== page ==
SCIC – universities 2015: Lessons learned

Every year in March the European Commission’s interpreting directorate (nowadays DG Interpretation, but for must of us still DG SCIC) gather representatives from the universities they collaborate with. This year was my second time, but with some 200 participants and a programme filled to the brim it is still a quite overwhelming experience. The webcast is online and you can watch it here.

The European institutions contribute actively to the training of conference interpreters. As university we can apply for funding for our interpreting programmes, we get support through virtual classes with trainers from the institutions, and DG SCIC (Interpretation) sends trainers to the universities for Pedagogical Assistance. There is also a multitude of virtual support (Speech repositorySCICtrain, ORCIT, podcasts) and with non-institutional spin-offs such as SpeechpoolA word in Your Ear and Interpreter training resources).

All of the above gives good support for the universities, and once a year we get together to exchanges views. The conference has one big challenge though, with so many participants it’s difficult to create enough interaction to make room that exchange of views. And we’re conference interpreters after all, so we love to have or say, but due to time constraint it’s usually not many discussions. This year was different though, the organizer made a great effort to create interaction through panels with trainers, one focusing on the training support and the other one on how to bridge the famous gap between training and free-lance test. The conference was also preceded by a survey to the universities on the support from DG SCIC (Interpretation). All this together with twitter-feed and e-mail questions provided ample opportunities for exchange. So, what did I learn. First, a few things I really should now by now, as experienced conference goer…

1) Bring a tissue. By now, I have understood that I will cry when the Leopoldo Costa laureate gives the acceptance speech. Maybe it’s a sign of becoming an old lady, or simply proof of the talented laureates. In any case @Goldsmith_Josh ‘s speech was eloquent, witty and touching.

2) Be early. Despite my infinite struggles I often arrive last minute. It is rarely a problem as I’m not late, but arriving last minute means that the room is full and it’s really hard to find the people you’d like to see. Even more difficult if you don’t know their faces…

3) Be prepared. I flatter myself for having good memory of names and faces, but when I, for the second consecutive time, don’t recognize a colleague I both like and would like to see, there are NO excuses!

And then on to the teaching practice. My take home messages:

4) Booth practice. I will start working in the booth with my students in training. We can tell our students what to do in the booth a million times, but unless we actually work with them they will not experience what it’s really like. On a side note, I have to say that I love my teaching team at TÖI, because when I came back and told them about my experiences and that I would like to go into the booth, they answered that they had already started trying that out!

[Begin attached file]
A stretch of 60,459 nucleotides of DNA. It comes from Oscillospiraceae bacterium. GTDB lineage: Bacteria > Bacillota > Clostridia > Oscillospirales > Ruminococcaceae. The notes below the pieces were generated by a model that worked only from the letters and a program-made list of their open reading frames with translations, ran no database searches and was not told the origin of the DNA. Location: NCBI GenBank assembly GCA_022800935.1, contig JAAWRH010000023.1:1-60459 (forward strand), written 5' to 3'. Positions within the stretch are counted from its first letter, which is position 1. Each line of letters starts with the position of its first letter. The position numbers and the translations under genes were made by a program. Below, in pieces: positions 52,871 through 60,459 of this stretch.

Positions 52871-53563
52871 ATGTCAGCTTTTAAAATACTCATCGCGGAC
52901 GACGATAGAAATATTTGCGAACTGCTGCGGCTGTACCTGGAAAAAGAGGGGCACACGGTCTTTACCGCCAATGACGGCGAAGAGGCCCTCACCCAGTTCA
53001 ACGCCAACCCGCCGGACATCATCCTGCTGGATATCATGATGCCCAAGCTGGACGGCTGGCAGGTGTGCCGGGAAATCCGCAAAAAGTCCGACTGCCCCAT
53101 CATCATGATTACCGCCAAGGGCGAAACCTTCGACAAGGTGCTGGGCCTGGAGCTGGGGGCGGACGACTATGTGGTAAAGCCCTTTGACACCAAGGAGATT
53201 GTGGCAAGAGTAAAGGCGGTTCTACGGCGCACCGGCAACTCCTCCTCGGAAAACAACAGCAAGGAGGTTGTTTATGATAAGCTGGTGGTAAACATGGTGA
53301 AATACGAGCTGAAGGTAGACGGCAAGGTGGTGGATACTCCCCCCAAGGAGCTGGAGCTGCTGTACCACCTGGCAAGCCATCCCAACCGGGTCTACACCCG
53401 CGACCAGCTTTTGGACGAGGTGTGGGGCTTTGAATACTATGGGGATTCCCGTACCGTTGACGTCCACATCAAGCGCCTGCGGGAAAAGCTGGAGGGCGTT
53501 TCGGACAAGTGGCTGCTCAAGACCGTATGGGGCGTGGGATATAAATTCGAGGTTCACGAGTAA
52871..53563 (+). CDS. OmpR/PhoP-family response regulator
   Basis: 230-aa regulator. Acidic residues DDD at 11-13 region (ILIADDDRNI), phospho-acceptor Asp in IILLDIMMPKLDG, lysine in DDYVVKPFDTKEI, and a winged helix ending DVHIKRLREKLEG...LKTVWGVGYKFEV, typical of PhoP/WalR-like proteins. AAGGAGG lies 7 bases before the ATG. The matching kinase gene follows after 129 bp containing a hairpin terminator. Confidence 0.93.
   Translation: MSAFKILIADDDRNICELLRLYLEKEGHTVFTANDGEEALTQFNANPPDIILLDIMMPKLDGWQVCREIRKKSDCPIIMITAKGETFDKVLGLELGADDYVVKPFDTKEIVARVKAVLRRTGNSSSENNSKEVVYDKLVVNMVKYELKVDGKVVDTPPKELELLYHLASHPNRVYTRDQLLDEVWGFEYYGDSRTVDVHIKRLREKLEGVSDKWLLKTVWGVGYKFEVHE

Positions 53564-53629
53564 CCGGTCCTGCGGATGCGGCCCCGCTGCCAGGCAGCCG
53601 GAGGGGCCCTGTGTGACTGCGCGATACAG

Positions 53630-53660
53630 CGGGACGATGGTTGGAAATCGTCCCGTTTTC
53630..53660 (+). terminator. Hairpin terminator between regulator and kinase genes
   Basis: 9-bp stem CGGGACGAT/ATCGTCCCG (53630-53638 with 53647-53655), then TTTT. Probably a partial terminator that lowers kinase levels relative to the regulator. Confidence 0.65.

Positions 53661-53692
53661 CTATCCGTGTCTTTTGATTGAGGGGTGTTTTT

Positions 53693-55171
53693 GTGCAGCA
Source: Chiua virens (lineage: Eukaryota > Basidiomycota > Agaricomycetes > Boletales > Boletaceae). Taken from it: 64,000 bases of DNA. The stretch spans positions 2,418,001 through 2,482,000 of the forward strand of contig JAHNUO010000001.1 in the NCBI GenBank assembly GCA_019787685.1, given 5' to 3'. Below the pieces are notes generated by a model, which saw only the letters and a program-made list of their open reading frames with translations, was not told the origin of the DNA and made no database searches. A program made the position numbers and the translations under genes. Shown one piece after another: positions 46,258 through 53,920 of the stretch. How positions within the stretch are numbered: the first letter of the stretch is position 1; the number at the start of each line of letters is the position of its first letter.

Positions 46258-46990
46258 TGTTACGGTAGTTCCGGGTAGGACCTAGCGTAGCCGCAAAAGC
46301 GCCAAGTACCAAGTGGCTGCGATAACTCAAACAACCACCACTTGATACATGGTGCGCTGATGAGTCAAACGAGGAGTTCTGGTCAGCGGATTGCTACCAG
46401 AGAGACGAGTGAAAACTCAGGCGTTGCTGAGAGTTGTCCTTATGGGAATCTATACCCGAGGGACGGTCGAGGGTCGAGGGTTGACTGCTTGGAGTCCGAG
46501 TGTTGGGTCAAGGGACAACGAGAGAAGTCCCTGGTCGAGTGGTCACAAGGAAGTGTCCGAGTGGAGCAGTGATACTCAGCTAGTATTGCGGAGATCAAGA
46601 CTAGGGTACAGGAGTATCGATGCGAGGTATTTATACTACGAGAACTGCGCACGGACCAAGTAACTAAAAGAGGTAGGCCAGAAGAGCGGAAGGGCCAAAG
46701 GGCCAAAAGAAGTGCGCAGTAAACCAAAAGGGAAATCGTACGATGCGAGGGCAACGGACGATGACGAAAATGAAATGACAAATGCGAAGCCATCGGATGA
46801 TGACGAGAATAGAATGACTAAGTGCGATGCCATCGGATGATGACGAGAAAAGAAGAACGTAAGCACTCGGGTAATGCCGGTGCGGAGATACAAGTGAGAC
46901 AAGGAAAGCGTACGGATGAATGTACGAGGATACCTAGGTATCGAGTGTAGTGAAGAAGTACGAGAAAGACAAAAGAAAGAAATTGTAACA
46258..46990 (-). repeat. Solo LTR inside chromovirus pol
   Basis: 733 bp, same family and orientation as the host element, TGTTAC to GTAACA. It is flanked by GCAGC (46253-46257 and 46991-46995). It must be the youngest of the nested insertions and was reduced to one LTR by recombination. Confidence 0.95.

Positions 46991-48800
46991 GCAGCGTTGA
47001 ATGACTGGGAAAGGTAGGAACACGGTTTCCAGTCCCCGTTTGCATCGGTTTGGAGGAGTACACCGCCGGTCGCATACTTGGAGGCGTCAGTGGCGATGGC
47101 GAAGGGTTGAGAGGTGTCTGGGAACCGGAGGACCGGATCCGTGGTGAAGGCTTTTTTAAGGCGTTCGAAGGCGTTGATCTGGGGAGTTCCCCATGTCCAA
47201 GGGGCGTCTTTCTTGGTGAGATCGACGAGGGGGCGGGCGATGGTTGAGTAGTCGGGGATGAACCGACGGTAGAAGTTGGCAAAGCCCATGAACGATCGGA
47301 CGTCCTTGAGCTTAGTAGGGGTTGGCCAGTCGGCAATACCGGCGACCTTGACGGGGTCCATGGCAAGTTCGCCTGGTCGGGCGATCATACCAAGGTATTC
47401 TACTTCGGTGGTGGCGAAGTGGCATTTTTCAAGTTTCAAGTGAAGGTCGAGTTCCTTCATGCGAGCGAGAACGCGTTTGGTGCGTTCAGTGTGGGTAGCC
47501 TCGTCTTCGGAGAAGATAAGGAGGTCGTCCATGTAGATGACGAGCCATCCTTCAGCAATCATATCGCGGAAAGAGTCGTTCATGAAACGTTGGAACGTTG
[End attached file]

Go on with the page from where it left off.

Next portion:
5) Ambassadors’ scheme. At London Met they have started an ambassadors’ scheme of alumni students who can help new students through exercises and as renumeration the ambassadors will be given extra classes and practice time – perfect if you prepare for a test, for instance. You can read more about it here.

6) Bridging the gap. The “bridging-the-gap-between-the-training-programme-and-the-free-lance-test” discussion is an eternal debate. But I’m inspired (by the ambassadors’ scheme among other things) to continue to support students after the exam and until a freelance test. Contrary to some of my peers, I’m not sure we can bring students up to EU-working speed in one year. But, I do believe we can provide enough tools to, as Roderick Jones put it, make the students hit the ground trotting. And if we get our former students to trot-on we will soon get them into a nice regular canter. Danielle D’Hayer of London Met has a very good contribution to the debate here.

7) Participation in tests. One of the forms of pedagogical assistance universities can get is participation in final exams, but Roderick Jones suggested trainers could get invited to sit on freelance tests. Wonderful! That way we would get first hand experience on demands, and we could also coach unsuccessful students.

8) Mentors. Yes we need them! Not sure how a perfect mentor programme would work, but quite convinced we need to develop them and keep improving them. As @ApatrideDude put it on twitter “I have a mentor-shaped hole in my life”.

9) Lifelong learning. One of the suggestions from the survey was a training for trainers scheme for experienced trainers. Sounds like music to my ears! The SCIC-universitites conference is a little bit like that, but only one representative per university can go, wouldn’t it be a wonderful boost for our teaching staff to be able to participate in such courses.

Finally, my two stars and a wish. Two things I really liked and one thing I would like to improve:

Star: The panel idea was absolutely excellent. Star: I very much appreciated the survey. Wish: A morning of smaller workshops on different topics related to exchange of practice. For instance, applying for and reporting of funding, teaching methodologies, study visits, virtual classes, using SCICtrain and other on-line resources, and so forth.

Thank you so much for this conference! Already looking forward to next year.


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